by Stephanie Dohner
When it seems difficult to fill a particular volunteer slot, a number of causes are possible:
1. The job is too big, needs very specialized skills, or requires that a person work during time periods when few people are available.
It should be a paid position.
Marie ran the Sunday School for 30 years as a labor of love. Health problems force her to retire. There is no one in the society who could put in the hours Marie did. The society wants to maintain and, eventually, expand the religious education program. Its board of trustees should ask the RE committee (if there is one), or an ad hoc committee (if there is no RE committee) to work with Marie in developing a job description and a plan for hiring a full-time RE director. Including Marie in the process honors her for creating a professional job, instead of discarding her for a professional.
2. The job is considered to be unpleasant.
Asking people for money is often considered a dirty job. Unfortunately, a pledge campaign (and just about any other campaign) requires that a large number of people do just that. It is often hard to fill the slots with people who are really comfortable doing it. In addition, those least qualified may be asked to contact the most reluctant givers. Developing a pledge committee requires skill and patience. It should not be done the week before the pledge drive.
3. The job is unnecessary.
If a committee has outlived its usefulness, or a job was created by the only person who thought it necessary, and has since moved on, it is time to retire the position. For example, the janitorial committee, who kept up the building before a person was hired to do maintenance work, now hang out with each other and tell the employee how to do the job. This committee needs to be gently, but firmly, retired.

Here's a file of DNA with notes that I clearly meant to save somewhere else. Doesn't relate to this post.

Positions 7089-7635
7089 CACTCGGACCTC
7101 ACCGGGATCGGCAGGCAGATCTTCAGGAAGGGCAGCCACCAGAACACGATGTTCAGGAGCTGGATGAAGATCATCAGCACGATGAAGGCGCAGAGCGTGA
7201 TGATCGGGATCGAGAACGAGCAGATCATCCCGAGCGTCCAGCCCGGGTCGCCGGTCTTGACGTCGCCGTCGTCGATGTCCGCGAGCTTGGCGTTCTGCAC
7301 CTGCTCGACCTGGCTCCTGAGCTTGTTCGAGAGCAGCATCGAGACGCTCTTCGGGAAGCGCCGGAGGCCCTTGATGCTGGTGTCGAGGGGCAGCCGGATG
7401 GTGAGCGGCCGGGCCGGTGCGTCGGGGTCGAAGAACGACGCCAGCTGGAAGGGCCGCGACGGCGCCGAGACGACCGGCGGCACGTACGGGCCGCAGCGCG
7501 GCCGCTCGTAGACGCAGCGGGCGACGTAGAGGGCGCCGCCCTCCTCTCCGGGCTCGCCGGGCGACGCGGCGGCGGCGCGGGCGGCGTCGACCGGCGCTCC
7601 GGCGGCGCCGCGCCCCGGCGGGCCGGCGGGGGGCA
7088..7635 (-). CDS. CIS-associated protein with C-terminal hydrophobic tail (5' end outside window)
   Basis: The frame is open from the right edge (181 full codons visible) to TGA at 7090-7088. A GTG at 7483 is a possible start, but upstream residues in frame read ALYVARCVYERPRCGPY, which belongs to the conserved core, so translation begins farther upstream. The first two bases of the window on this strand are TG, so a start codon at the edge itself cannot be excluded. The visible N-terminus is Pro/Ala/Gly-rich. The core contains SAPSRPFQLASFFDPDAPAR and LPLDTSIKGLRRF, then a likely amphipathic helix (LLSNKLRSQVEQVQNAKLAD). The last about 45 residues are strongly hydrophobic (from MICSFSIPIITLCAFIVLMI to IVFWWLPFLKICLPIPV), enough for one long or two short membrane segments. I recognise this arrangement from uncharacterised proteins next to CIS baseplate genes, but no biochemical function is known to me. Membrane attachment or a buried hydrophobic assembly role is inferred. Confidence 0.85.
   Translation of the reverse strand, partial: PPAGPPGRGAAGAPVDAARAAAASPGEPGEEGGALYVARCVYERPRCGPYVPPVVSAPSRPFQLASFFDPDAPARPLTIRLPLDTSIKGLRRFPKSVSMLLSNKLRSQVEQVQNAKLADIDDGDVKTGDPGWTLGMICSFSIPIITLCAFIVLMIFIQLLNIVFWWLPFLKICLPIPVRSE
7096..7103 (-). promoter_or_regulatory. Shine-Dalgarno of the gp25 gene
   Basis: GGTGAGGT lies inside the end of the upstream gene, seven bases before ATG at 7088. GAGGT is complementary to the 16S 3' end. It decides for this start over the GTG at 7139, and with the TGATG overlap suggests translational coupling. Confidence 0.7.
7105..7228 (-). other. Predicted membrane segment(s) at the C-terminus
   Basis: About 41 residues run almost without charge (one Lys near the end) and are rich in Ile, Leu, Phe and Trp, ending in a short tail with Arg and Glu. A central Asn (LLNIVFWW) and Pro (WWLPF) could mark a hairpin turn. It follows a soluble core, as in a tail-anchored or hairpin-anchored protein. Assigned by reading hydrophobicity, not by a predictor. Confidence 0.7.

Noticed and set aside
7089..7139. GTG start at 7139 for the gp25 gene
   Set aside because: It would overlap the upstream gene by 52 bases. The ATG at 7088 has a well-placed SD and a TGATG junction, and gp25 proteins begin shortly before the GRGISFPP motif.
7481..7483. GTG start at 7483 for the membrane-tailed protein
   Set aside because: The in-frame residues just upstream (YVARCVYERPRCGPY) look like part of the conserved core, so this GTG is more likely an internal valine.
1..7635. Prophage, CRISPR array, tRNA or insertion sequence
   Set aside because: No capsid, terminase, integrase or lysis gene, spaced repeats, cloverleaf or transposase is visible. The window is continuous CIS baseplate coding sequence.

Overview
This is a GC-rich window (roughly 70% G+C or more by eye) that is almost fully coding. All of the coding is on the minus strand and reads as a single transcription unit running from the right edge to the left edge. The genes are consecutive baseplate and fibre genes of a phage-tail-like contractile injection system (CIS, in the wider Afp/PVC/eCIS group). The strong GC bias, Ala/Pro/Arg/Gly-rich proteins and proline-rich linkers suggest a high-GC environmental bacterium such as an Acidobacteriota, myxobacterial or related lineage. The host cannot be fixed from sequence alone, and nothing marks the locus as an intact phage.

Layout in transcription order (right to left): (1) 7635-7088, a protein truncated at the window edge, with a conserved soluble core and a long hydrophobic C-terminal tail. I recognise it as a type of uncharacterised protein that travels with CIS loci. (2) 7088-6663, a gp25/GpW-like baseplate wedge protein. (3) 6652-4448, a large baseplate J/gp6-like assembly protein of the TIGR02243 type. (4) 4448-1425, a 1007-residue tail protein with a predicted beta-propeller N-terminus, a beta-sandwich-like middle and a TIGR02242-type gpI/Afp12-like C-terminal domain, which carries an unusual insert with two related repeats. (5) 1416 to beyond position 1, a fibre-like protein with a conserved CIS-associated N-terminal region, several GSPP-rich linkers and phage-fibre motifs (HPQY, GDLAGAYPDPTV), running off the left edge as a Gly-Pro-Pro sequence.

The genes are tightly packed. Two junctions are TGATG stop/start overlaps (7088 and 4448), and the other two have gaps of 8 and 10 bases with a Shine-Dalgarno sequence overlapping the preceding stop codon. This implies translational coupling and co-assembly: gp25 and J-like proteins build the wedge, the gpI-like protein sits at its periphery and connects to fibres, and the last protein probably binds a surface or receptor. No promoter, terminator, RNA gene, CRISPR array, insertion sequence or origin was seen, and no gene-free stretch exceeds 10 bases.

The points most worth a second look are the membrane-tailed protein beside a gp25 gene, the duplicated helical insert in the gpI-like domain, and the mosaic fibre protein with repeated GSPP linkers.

4. The job is boring.
“Boring” is in the eyes of the bored, but a routine job, such as envelope stuffing, can get a reputation as something that is not asked of the more talented members. Such jobs. when necessary, should be advertised as social occasions, with refreshments. No one should be asked to do them as a routine, unless they honestly like to.
5. There is no problem with the actual job, but the volunteer would be forced to work with a difficult person.
If the “difficult person” is really problematic for everyone, then the situation needs to be faced by removing the person, if the job is important. A “difficult person” who is chair of a committee can, however, merely be someone who expects a lot from committee members. It is wise to sort this out. This may be either a problem to be fixed or a polarity to be managed.